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CA Prop 23 results: California voters reject new rules for dialysis clinics

The state proposition concerns dialysis clinics. Approximately 80,000 Californians depend on dialysis treatments to live.


California voters rejected a ballot measure to require a doctor or highly trained nurse at each of California's 600 dialysis clinics. 

With more than 11 million votes tallied, Proposition 23 had just 36% of votes supporting the measure. It drew more than $110 million in spending.

Opponents, financed by dialysis clinic companies, say it would mandate that between two and three doctors at every facility, creating a financial burden that could lead some clinics to close. 

Proposition 23 was the second attempt by unions representing health care workers to increase regulation of dialysis clinics in California.

Original Story:

Two years ago, California voters rejected new, tougher rules for dialysis clinics by a vote of 60-40. It was called Prop 8 in 2018. The same group is back in 2020 with Proposition 23, asking again for tougher rules, but just a bit less tough than last time.

Here are the results for Prop. 23 as they come in:

Dialysis is a procedure for people with failing kidneys. Your kidneys filter and clean your blood. In dialysis, a nurse hooks you up to a machine that cleans the blood outside of your body instead.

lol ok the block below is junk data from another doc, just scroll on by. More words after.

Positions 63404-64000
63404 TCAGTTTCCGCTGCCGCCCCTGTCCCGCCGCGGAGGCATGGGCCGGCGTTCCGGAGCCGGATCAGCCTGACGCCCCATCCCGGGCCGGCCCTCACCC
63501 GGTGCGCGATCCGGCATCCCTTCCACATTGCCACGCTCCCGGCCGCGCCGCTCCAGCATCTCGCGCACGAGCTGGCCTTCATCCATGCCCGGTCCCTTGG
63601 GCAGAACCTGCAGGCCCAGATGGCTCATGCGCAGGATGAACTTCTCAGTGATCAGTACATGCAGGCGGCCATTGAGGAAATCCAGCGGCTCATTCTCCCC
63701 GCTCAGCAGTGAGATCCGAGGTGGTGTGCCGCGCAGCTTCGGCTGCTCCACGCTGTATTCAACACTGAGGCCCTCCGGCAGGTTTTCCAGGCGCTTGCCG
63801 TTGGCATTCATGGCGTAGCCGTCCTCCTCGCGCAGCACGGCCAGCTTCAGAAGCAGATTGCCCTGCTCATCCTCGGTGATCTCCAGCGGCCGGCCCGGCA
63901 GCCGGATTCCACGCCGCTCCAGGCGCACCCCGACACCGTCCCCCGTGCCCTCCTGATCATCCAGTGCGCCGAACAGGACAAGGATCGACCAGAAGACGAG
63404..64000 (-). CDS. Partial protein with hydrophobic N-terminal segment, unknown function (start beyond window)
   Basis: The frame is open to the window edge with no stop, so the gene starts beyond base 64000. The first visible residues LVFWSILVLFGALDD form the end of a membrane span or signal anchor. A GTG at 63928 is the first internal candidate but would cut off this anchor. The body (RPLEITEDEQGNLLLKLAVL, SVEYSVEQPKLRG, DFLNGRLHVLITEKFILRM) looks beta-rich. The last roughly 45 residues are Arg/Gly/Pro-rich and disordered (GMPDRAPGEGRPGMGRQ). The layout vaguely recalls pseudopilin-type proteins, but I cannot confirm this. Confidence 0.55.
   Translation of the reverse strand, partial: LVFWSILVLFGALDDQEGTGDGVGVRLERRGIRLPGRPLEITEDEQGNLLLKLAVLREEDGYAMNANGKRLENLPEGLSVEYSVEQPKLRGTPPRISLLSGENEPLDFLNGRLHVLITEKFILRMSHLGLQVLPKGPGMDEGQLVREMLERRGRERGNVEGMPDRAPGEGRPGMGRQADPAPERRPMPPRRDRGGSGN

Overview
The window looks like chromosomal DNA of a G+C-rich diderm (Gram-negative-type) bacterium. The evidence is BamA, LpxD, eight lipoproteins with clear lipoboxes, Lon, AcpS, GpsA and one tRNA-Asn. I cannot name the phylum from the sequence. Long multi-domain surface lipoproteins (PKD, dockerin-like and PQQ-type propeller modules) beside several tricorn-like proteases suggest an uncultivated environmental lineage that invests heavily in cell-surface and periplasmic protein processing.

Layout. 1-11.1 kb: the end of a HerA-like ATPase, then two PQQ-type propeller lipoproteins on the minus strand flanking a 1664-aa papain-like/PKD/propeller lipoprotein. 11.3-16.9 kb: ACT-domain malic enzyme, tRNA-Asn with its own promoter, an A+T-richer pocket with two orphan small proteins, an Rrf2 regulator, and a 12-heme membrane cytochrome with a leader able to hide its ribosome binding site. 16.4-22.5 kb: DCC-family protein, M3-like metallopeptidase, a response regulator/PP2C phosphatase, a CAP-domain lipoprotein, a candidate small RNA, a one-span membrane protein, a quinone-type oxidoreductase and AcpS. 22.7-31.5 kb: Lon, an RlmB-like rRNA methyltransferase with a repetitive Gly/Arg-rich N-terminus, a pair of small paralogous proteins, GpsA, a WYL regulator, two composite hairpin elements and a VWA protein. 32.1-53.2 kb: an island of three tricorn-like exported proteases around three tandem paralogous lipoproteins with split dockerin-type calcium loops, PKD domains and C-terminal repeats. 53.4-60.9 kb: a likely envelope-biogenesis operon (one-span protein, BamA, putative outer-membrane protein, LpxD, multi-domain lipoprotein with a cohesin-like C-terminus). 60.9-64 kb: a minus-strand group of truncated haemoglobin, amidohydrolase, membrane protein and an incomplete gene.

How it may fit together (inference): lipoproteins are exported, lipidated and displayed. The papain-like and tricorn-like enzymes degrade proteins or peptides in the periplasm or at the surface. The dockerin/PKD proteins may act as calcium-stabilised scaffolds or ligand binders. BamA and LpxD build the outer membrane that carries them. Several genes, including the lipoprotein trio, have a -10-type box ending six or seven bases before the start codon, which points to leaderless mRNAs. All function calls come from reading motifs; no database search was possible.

You spend hours hooked up to the machine, usually several times per week And as a result, it’s big business.

Two for-profit companies, Davita and Fresenius, own about three-quarters of the clinics in California. Last time, union groups tried to pass a cap on the profit these clinics can make. This time, it’s a more modest proposal to require a doctor to be on-site during all operating hours of the clinics.

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Right now, each clinic needs to have a medical director who’s a doctor, but they don’t have to be there all the time. For perspective, changing that could cost each clinic a few hundred thousand dollars a year.

Prop 23 also requires dialysis centers to report infection data to the state and not just the federal government as they already do. Prop 23 would ban giving patients different treatment based on how they pay.

Despite language in Prop 23 requiring clinics to get state permission to close down, the state’s analysts caution that some clinics could decide to go out of business if Prop 23 passes, mainly because it would make dialysis more expensive for the companies to do.

The prop reads as follows: 

"Requires physician, nurse practitioner or physician assistant on site during dialysis treatment. Prohibits clinics from reducing services without state approval. Prohibits clinics from refusing to treat patients based on payment source. Fiscal Impact: Increased state and local government costs likely in the low tens of millions of dollars annually."

RELATED: 2020 Election: All about how to vote

What is the full name for Prop 23?

"Establishes state requirements for kidney dialysis clinics. Requires on-site medical professional." You can read the full text here.

What does a YES vote on Prop 23 mean?

A yes vote approved the stricter rules on dialysis. It also would require that operators get approval from the state’s health department before closing a clinic, and prohibit clinics from discriminating against patients based on insurance type. 

What does a NO vote on Prop 23 mean?

A no vote keeps dialysis regulated the way it already is.

You can read the sample ballot here.

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